Transcript Document

Section 8
Genetically Viable Populations
Habitat loss = loss of living space for threatened
and endangered species.
Currently, about 2,000 endangered vertebrate
species require captive breeding.
Space exists for only about 800 species.
Important question: “How large must populations
be to be genetically viable?”
We must consider what is the minimum size
required to maintain a population that suffers no
reduction in reproductive fitness or evolutionary
potential over thousands of years!
For a particular population or species:
Is the population size large enough to avoid
loss of reproductive fitness?
Does the species have enough genetic diversity
to evolve in response to environmental changes?
We do not know precisely how large populations
must be to avoid meaningful inbreeding depression
in the long-term.
However, the required size clearly is much larger
than an effective size of 50.
Disturbingly, about 1/2 of all captive populations
of threatened mammals have N of less than 50!
Genetic Goals in the Management of Wild
Only a few examples of management plans for
endangered species in wild where genetic objectives
are defined.
Genetic objectives for the
Golden Lion Tamarin is to
retain 98% of the genetic
diversity for 100 years.
Genetic Goals in the Management of Wild
To obtain the required population size:
Ht/H0 = e-t/2Ne
Substituting Ht/H0 = 0.98 and t = 100/6 = 16.7:
0.98 = e-16.7/2Ne = e-8.3333/Ne
Ne = -8.33/ln 0.98 = 412
Genetic Goals in the Management of Wild
630 individuals in the wild
360 individuals in the wild from reintroductions
500 individuals in captivity.
Ne/N ratio must exceed 0.31 to attain the
genetic goals based on all animals, or 0.5 for wild
Since this is unlikely, the genetic goals are NOT
being achieved.
Lack of available habitat to allow expansion of the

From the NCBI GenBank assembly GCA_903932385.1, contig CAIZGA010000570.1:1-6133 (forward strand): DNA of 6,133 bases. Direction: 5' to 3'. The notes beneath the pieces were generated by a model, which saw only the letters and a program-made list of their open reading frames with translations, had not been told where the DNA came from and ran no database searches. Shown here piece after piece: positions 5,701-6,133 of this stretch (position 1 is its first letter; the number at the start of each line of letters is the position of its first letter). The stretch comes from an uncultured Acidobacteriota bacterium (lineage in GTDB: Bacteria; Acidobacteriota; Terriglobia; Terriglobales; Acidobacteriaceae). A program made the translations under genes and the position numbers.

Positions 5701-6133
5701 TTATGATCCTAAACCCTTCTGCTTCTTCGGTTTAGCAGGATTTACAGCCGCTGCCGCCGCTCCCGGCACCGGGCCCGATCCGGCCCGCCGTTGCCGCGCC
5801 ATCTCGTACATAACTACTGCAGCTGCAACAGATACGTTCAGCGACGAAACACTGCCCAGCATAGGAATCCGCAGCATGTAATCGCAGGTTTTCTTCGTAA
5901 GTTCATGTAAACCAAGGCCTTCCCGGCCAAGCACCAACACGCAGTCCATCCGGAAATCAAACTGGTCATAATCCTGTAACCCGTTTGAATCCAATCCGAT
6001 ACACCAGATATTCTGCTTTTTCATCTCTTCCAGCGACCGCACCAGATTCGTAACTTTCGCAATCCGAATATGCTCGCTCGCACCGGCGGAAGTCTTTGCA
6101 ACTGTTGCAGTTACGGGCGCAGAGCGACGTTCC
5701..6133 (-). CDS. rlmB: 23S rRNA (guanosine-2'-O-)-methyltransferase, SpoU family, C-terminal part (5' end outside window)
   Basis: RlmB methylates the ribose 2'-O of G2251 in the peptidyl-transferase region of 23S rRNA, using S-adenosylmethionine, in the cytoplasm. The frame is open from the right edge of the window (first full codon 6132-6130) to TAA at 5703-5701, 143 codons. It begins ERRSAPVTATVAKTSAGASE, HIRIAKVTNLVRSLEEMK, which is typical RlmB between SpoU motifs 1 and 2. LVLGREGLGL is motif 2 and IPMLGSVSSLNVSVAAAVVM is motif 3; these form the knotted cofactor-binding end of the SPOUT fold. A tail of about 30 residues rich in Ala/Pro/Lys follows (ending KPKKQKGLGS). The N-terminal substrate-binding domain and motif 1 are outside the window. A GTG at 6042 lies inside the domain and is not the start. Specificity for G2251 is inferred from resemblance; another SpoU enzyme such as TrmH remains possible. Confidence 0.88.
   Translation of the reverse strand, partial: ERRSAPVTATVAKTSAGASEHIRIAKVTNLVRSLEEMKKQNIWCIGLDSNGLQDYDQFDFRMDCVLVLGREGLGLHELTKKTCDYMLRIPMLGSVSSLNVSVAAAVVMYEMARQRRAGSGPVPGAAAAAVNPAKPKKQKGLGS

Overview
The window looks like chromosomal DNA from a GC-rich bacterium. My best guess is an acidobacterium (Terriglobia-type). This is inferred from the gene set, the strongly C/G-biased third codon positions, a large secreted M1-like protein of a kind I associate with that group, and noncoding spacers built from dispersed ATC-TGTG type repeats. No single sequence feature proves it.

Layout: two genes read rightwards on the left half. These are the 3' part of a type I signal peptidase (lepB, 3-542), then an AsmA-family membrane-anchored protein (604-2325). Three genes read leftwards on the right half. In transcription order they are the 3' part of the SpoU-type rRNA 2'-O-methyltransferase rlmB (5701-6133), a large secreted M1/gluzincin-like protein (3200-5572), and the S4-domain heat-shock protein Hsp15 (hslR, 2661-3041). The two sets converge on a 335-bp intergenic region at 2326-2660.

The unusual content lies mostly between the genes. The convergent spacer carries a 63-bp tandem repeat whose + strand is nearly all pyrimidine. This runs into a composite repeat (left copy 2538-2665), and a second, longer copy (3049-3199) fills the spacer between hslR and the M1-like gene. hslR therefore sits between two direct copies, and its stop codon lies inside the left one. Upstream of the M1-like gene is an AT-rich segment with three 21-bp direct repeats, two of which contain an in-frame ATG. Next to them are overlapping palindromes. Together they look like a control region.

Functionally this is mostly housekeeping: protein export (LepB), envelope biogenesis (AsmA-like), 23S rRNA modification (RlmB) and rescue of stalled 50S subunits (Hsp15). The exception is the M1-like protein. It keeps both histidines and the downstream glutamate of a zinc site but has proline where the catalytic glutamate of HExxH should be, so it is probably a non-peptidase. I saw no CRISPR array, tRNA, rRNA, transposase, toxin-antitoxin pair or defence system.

population is the primary obstacle to reaching
these goals.
Recovery Targets for Population Sizes Used to
de-list Species.
Recovery programs often identify a target
population size, the size at which the species would
be removed from the endangered list.
While most target sizes are in the thousands, they
are generally less than genetic arguments would
require based on a Ne/N ratio of about 0.1.
Peregrin Falcon = 900 to delist
California Condor only 450 to delist
Number of Ozark big-eared bats
to delist = ????
Genetic goals in management of captive populations
A Compromise
Much fewer captive resources available than
required to maintain all species deserving captive
breeding, especially considering the recommended
Ne=500 per species.
Zoos house about 540,000 mammals, birds,
reptiles, and amphibians.
About half the species are suitable for propogating
endangered animals.
About 2,000 vertebrate species require captive
breeding to save them from extinction.
To maintain each of these at Ne = 500 (assuming
Ne/N = 0.3 in captivity) would require
3,300,000 animal spaces, about 12 times the space
currently available.
At an average census size of 500, only 540 species
can be accommodated.
Currently only 15% of mammal spaces in zoos house
threatened species.
The current compromise is to manage endangered
species in captivity to conserve 90% of the wild
populations genetic diversity for 100 years.
The 100 year time frame was chosen because it
is estimated that wild habitat may become
available following the predicted human population
decline in 100 - 200 years.
This requires different population sizes for
species with different generation lengths.
Ht/H0 ≈ e-t/2Ne
taking natural logarithm, substituting 0.9 for Ht/H0,
100/L for t (where L is generation length in years),
and rearranging we obtain:
Ne = 475/L
Consequently, the required size is inversely
proportional to the generation length for the
species in question.
Ne required to maintain 90% or original
heterozygosity for 100 years is:
475 for a species with 1 generation/year
18 for Carribean Falmingos with 1 generation every
26 years.
1,759 for white-footed mice with a generation
length of 14 weeks.
Maintaining 90% of genetic diversity for 100
years is a reasonable goal.
However, many species are being maintained with
lesser goals (and smaller sizes) due to shortage
of resources.
The cost of this compromise is increased in
inbreeding & reduced reproductive fitness:
F = 1 - (Ht/Ho)
Accepted 10% loss of heterozygosity corresponds
to a 10% increase in F with concomitant inbreeding
After 100 years, individuals will be related to each
other to a degree somewhere between that of
first cousins (F = 0.0625) and half-siblings
(F = 0.125).
This will reduce juvenile survival on average by
about 15% and total fitness by about 25%,
in captivity.
These values ignore the bottleneck associated with
founding populations and assumes that population
numbers can immediately rise to the desired
Captive populations typically have few founders
and grow slowly to their final size. These factors
lead to greater loss of genetic diversity early in
captive breeding programs than predicted.
Consequently, effective population sizes required
to retain 90% of genetic diversity for 100 years
are typically greater than predicted!!!!!!